It is an older constellation than the other celestial centaur, Centaurus and is different in character. Whereas Centaurus is identified as a scholarly beneficent creature, Sagittarius is depicted with a threatening look aiming his arrow at the heart of Scorpio the Scorpion.
The stars of Sagittarius are often depicted as forming a teapot while a ladle known as the Milk Dipper a suitable implement to dip into this rich region of the Milky Way. The centre of our galaxy lies in Sagittarius so that the Milky Way star field are very rich here.
The centre of the galaxy is marked by a radio source known as Sagittarius A near the border with Scorpios. The main attraction of Sagittarius are its nebulas and clusters. There are 15 Messier objects more than any other constellation.
The brightest star, epsilon also known as Kaus Australis which means the southern part of the bow has a magnitude of 1.8 and is a B9 giant star with a temperature of 9,500’C and lies 143 light years away.
Sigma or Nunki with a magnitude of 2.0 and lying 228 lihjy teras away. It is a B2 class star with a temperature of 18,500’C.
Delta at magnitude 2.7 is also know as Kaus Media which means the middle of the bow, its an orange K3 giant star with a temperature of 4,000’C and is 348 light years away.
Lambda or Kaus Borealis which means northern part of the bow has a magnitude of 2.8 and is an orange K0 star with a temperature of 4,700’C. It is 78 light years away.
Gamma of Al Nasl which means the point of the arrow is a magnitude 3.0 star lying 98 light years away. It is another K0 class star with a temperature of 4,600’C.
Alpha is only mag 4.0, its a B3 class star with a temperature of 12,000’C and is 182 light years away.
Sagittarius is home to M8 the Lagoon Nebula, M17 the Omega Nebula, M18, M20 the Triffid Nebula, M21, M22, M23, M24, M25, M28, M54, M55, M69, M70,and M75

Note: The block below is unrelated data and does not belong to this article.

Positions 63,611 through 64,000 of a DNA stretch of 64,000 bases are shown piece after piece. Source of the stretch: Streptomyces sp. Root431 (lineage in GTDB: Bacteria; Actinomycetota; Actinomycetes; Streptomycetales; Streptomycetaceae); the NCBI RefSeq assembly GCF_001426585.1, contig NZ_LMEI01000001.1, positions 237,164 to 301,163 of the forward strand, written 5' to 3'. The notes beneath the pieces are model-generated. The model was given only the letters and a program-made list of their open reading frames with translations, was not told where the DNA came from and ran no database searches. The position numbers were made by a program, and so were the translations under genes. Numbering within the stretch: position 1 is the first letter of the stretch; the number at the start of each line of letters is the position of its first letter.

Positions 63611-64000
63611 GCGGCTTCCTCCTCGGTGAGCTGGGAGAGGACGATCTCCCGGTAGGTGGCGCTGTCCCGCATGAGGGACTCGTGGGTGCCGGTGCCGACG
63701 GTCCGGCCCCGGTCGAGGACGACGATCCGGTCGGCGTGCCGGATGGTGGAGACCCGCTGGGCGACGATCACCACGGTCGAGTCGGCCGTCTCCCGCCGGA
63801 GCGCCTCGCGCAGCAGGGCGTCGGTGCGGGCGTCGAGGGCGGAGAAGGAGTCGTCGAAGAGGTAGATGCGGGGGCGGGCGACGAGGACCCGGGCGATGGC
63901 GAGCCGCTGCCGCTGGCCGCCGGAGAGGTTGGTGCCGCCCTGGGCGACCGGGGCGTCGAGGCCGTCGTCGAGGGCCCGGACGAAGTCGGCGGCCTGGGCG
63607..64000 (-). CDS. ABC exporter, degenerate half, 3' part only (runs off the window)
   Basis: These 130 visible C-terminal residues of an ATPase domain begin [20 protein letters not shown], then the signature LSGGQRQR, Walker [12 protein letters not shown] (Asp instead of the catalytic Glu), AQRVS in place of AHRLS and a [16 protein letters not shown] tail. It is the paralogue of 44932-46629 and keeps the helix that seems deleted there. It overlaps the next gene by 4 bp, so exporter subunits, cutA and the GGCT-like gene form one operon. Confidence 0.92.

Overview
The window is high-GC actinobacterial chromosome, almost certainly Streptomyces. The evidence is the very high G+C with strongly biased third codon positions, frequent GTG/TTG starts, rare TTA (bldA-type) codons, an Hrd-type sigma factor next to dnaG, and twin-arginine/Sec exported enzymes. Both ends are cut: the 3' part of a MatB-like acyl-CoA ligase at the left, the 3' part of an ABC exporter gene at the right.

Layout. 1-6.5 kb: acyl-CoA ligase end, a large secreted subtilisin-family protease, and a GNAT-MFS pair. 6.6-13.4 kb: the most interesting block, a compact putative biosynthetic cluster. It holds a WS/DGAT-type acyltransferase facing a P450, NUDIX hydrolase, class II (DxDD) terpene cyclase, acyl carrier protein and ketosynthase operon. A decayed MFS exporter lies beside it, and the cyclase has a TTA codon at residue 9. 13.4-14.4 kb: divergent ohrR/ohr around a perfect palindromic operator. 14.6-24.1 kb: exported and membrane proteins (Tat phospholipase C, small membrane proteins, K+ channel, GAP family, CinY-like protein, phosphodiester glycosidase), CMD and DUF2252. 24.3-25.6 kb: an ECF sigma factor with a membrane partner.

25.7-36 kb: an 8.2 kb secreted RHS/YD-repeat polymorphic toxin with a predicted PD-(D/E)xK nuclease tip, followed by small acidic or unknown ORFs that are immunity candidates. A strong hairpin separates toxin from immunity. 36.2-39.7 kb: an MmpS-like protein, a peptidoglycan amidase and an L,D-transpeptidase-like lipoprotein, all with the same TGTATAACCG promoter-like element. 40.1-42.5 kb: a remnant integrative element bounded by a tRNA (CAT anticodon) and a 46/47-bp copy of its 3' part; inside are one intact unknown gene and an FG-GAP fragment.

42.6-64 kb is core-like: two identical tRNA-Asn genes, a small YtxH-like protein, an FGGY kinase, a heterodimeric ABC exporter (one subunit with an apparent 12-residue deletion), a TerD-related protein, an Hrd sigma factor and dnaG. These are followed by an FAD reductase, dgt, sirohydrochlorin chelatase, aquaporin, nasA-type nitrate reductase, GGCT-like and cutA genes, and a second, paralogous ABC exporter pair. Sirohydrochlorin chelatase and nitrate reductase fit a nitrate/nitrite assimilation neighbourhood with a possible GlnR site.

Monday, 6 July 2020

Astrognome A-Z of Constellations # 71 Sagitta

Sagitta the Arrow
Despite its small size Sagitta is the 3rd smallest constellation in the sky this arrow shaped constellation as known to the ancient Greeks. In the sky the arrow seems to be flying between Cygnus and Aquila. One legend says the arrow was shot by Hercules. Sagitta lies in a very river part of the galaxy.
The brightest star is gamma at magnitude 3.5, its a M0 red giant star with a temperature of 3,800’C and lies 258 light years away.
Delta has a magnitude 3.7 another red giant this time a M2 star with a temperature of 3,600’C. The star is 590 light years away.
Both alpha and beta are only magnitude 4.4
M71 was once an object of controversy among astronomers. Some argued it was a loose globular while others claimed it was an an extremely dense open cluster.
There is no doubt today however that M71 is a globular cluster- a very near one being only 13,000 light years away. Which is why it has the lack of a dense centre typical of more distant globulars.
M71 lies between the stars gamma and delta and is of mag 8.0 which means that it can be glimpsed through binoculars.

Sunday, 5 July 2020

Astrognome A-Z of Constellations # 70 Reticulum

Reticulum The Net
A small and very inconspicuous constellation introduced in the 1750s by Lacaille to commemorate the instrument known as the reticle which he used for measuring star positions on his surveys of the southern skies. Its only notable feature is that it lies close to the Large Magellanic Cloud.
Alpha magnitude 3.3 its G8 giant star with a temperature 5,000’C and is 161 light years away.
Beta magnitude 3.8 is a KO star with a temperature of 4,300’C and is 97 light years away.

Saturday, 4 July 2020

Astrognome A-Z of Constellations # 69 Pyxis

Pyxis the Compass
The smallest and least impressive of the four parts into which the constellation Argo Navis the ship was divided into in the 1750s by Lacaille. The other sections Carina, Puppis and Vela.
There are no objects of particular interest to users of binoculars despite the fact that the constellation lies in the Milky Way.
The brightest star and only one above mag 4.0 is alpha at mag 3.7 which is a B1 giant with a surface temperature of 22,000’C and is 880 light years away.
T Pyx is a recurrent Nova that has erupted more times than any other Nova. T Corona Borealis is referred to as the Blaze Star because it became much brighter. T Pyx erupted in 1890, 1902, 1920, 1944, 1960 and 2011. It lies between beta and lambda. At its brightest it has reached the 6th magnitude.

Friday, 3 July 2020

Astrognome A-Z of Constellations # 68 Puppis

Puppis the Stern
This is the largest of the four sections into which the ancient constellation of Argo Navis, the ship of the Argonauts, the constellation was dismembered in the 1750s by the French astronomer Nicolas Lacaille. The other sections are Carina the Keel, Pyxis the compass and Vela the sails.
Puppis lies in the Milky Way and contains rich star fields for sweeping binoculars.